New Study: Diet Soda May Cause More Diabetes Than Regular Soft Drinks

LES ECHOS (France)


PARIS - A new French study has found that the risk of diabetes may actually increase more with the consumption of diet or light soft drinks than with sugary ones.

Researchers at Inserm, the French biomedical and public health research institution, followed the health and consumption habits of 66,188 women since 1993, with the objective to track the link between sugary drinks and type 2 diabetes, the most common form of the disease.

It was thought that drinking light drinks would reduce the risk of diabetes. But in results presented Thursday in Paris, the study found that the risk of diabetes is actually higher when drinking light drinks than with sugary drinks, French business daily Les Echos reports.

The study, to be published in the American Journal of Clinical Nutrition, shows that women who consume light drinks have a higher consumption rate than those consuming normal sugary drinks (2.8 glasses/week vs. 1.6 glasses/week in average). Moreover, even when consumed in equal quantities, light drinks are associated with an increased risk of developing diabetes: a 15% higher chance for a consumption of 0.5 liters/week and 59% for 1.5 liters/week.

In order to know if the risk is only associated with light drinks, researchers Françoise Clavel-Chapelon and Guy Fagherazzi compared their effects to those produced with pressed fruit juices, but found no direct association with developing the disease.

Fagherazzi said further study is still needed. “We still need a body of evidence," he said, according to Les Echos. "We are not here to say that people need to stop drinking this or this type of drink.”

Among the mechanisms that might explain this phenomenon, they note that sugars contained in sugary drinks cause a spike in insulin and the repetition of such can produce resistance to insulin, an anomaly that causes diabetes. As for aspartame, one of the principal sweeteners used today, it can cause a high glycemic level (spike in blood glucose), and thus an increase in insulin levels, comparable to those caused by sucrose (sugar).

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In Argentina, A Visit To World's Highest Solar Energy Park

With loans and solar panels from China, the massive solar park has been opened a year and is already powering the surrounding areas. Now the Chinese supplier is pushing for an expansion.

960,000 solar panels have been installed at the Cauchari park

Silvia Naishtat

CAUCHARI — Driving across the border with Chile into the northwest Argentine department of Susques, you may spot what looks like a black mass in the distance. Arriving at a 4,000-meter altitude in the municipality of Cauchari, what comes into view instead is an assembly of 960,000 solar panels. It is the world's highest photovoltaic (PV) park, which is also the second biggest solar energy facility in Latin America, after Mexico's Aguascalientes plant.

Spread over 800 hectares in an arid landscape, the Cauchari park has been operating for a year, and has so far turned sunshine into 315 megawatts of electricity, enough to power the local provincial capital of Jujuy through the national grid.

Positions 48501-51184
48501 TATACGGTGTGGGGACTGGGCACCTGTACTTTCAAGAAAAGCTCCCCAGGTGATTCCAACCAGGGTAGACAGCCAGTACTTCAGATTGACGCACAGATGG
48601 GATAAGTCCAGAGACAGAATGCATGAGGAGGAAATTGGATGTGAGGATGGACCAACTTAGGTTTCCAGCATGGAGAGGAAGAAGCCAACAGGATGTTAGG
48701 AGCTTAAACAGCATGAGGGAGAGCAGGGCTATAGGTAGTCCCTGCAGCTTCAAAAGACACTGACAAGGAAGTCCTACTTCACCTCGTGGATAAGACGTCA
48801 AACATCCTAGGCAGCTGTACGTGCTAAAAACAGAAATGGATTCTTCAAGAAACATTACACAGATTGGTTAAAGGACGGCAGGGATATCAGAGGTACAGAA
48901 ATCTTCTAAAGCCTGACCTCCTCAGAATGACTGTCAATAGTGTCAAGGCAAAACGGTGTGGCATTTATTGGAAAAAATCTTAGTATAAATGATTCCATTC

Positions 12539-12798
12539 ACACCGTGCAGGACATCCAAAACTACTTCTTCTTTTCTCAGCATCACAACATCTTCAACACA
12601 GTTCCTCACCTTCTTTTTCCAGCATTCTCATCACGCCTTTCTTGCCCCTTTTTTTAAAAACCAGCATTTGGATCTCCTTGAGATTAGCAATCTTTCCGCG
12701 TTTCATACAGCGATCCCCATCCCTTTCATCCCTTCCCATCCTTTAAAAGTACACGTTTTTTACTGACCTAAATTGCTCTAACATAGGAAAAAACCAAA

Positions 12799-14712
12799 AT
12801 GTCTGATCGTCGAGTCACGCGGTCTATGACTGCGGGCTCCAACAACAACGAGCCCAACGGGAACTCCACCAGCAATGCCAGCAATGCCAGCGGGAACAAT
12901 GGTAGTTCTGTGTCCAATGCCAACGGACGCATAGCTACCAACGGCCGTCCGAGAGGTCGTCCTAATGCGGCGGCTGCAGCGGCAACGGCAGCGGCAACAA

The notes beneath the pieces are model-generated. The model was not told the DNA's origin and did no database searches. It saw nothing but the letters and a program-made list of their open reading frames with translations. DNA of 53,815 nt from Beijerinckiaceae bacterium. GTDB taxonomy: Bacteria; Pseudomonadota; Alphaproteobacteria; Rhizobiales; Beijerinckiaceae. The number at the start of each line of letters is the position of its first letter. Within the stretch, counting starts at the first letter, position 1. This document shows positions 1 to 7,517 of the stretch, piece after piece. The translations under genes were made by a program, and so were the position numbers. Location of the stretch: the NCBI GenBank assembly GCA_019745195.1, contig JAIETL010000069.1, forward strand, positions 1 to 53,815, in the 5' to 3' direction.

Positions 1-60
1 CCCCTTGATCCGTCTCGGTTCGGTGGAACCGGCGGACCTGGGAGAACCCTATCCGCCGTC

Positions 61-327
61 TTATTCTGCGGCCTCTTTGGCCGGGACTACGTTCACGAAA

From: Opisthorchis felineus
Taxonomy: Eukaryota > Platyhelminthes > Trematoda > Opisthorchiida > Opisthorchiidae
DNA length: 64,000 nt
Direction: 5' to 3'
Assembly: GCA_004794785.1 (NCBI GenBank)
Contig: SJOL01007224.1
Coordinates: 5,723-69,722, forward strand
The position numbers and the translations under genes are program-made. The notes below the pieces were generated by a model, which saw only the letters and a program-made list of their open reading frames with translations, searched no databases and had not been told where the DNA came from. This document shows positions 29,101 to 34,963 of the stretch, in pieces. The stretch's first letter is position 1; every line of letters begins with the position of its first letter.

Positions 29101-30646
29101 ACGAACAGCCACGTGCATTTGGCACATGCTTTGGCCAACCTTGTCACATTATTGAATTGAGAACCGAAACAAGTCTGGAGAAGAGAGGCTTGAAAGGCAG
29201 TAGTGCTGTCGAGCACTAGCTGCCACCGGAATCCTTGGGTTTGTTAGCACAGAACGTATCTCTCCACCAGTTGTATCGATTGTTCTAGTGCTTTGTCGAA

It has also generated some $50 million for the province, which Governor Gerardo Morales has allocated to building 239 schools.

Abundant sunshine, low temperatures

The physicist Martín Albornoz says Cauchari, which means "link to the sun," is exposed to the best solar radiation anywhere. The area has 260 days of sunshine, with no smog and relatively low temperatures, which helps keep the panels in optimal conditions.

Its construction began with a loan of more than $331 million from China's Eximbank, which allowed the purchase of panels made in Shanghai. They arrived in Buenos Aires in 2,500 containers and were later trucked a considerable distance to the site in Cauchari . This was a titanic project that required 1,200 builders and 10-ton cranes, but will save some 780,000 tons of CO2 emissions a year.

It is now run by 60 technicians. Its panels, with a 25-year guarantee, follow the sun's path and are cleaned twice a year. The plant is expected to have a service life of 40 years. Its choice of location was based on power lines traced in the 1990s to export power to Chile, now fed by the park.

Chinese engineers working in an office at the Cauchari park


Chinese want to expand

The plant belongs to the public-sector firm Jemse (Jujuy Energía y Minería), created in 2011 by the province's then governor Eduardo Fellner. Jemse's president, Felipe Albornoz, says that once Chinese credits are repaid in 20 years, Cauchari will earn the province $600 million.

The Argentine Energy ministry must now decide on the park's proposed expansion. The Chinese would pay in $200 million, which will help install 400,000 additional panels and generate enough power for the entire province of Jujuy.

The park's CEO, Guillermo Hoerth, observes that state policies are key to turning Jujuy into a green province. "We must change the production model. The world is rapidly cutting fossil fuel emissions. This is a great opportunity," Hoerth says.

The province's energy chief, Mario Pizarro, says in turn that Susques and three other provincial districts are already self-sufficient with clean energy, and three other districts would soon follow.

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